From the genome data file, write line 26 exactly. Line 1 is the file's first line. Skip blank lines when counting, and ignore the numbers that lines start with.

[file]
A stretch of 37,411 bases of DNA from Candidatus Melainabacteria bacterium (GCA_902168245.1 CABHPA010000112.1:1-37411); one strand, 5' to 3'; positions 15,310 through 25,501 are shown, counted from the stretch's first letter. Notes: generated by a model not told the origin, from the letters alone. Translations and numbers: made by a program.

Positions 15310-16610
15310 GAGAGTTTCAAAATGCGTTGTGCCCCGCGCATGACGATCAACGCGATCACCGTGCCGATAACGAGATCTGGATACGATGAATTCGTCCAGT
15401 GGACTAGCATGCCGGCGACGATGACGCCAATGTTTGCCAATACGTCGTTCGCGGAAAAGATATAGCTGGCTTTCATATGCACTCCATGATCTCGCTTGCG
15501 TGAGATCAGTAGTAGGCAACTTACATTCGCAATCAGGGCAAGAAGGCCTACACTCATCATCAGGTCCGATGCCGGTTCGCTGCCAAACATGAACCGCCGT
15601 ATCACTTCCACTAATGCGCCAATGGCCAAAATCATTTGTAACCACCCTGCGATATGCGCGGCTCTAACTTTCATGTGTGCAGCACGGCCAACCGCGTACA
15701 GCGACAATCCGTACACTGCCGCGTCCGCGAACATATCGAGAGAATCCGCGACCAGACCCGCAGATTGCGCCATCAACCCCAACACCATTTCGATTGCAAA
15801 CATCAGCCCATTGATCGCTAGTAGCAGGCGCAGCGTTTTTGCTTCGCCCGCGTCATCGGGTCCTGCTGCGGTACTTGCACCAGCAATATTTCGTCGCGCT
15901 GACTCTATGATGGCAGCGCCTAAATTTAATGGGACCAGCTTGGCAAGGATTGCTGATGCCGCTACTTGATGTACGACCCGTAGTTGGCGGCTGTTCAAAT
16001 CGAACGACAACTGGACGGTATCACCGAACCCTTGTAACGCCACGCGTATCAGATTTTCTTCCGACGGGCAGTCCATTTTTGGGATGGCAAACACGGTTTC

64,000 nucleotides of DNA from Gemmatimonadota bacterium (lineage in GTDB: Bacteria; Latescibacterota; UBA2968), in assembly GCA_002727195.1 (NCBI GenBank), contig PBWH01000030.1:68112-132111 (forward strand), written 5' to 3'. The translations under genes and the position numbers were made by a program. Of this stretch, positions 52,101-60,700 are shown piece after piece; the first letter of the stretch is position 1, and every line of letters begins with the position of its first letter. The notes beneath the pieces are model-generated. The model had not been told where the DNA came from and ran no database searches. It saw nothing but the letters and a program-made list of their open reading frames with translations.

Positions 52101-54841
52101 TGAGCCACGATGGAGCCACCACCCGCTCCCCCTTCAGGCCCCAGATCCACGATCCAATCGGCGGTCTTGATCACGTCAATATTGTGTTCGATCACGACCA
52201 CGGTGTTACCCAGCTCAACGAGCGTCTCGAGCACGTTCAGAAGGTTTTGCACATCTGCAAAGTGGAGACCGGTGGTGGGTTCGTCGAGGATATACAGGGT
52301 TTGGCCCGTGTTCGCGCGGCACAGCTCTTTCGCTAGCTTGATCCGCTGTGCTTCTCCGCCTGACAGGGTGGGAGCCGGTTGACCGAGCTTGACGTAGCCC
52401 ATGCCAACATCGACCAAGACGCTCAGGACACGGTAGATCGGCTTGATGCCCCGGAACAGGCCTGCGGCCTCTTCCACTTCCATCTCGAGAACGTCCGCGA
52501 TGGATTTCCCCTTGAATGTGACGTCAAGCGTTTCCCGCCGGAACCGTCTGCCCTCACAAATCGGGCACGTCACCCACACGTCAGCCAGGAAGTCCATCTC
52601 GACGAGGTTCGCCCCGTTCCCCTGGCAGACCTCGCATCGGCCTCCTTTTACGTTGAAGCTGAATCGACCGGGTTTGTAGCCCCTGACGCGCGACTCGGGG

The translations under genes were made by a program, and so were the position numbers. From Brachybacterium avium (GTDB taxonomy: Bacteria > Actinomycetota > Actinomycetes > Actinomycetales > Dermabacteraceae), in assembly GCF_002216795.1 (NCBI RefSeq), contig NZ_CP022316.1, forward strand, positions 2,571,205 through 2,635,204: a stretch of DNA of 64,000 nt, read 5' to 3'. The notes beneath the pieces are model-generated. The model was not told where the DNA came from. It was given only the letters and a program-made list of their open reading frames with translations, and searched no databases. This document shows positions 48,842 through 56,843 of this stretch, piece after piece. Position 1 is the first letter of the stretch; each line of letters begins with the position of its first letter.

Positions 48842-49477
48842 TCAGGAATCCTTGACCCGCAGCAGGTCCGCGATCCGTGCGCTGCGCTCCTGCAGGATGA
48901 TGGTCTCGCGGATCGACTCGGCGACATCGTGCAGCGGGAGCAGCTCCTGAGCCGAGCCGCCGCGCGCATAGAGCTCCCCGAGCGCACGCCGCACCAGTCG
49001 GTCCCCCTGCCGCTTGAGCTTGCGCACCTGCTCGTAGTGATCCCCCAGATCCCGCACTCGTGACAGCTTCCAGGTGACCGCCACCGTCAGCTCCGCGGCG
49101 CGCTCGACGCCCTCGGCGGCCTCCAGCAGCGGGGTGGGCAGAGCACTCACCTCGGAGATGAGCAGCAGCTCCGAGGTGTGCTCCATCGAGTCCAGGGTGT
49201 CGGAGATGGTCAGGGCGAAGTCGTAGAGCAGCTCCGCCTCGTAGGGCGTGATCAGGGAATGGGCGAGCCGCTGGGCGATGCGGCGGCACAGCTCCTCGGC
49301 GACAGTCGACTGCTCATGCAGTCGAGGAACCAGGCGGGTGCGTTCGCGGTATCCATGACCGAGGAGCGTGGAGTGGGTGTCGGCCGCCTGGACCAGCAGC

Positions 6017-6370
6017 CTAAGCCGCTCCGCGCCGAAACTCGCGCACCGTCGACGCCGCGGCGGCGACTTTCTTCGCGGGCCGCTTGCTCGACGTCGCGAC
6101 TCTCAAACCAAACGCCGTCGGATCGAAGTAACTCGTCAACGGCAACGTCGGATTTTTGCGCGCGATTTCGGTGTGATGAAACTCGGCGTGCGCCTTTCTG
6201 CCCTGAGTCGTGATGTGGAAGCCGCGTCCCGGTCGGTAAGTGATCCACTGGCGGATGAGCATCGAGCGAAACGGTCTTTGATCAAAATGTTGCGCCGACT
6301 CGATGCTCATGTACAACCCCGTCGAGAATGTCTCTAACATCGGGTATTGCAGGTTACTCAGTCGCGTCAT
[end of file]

49301 GACAGTCGACTGCTCATGCAGTCGAGGAACCAGGCGGGTGCGTTCGCGGTATCCATGACCGAGGAGCGTGGAGTGGGTGTCGGCCGCCTGGACCAGCAGC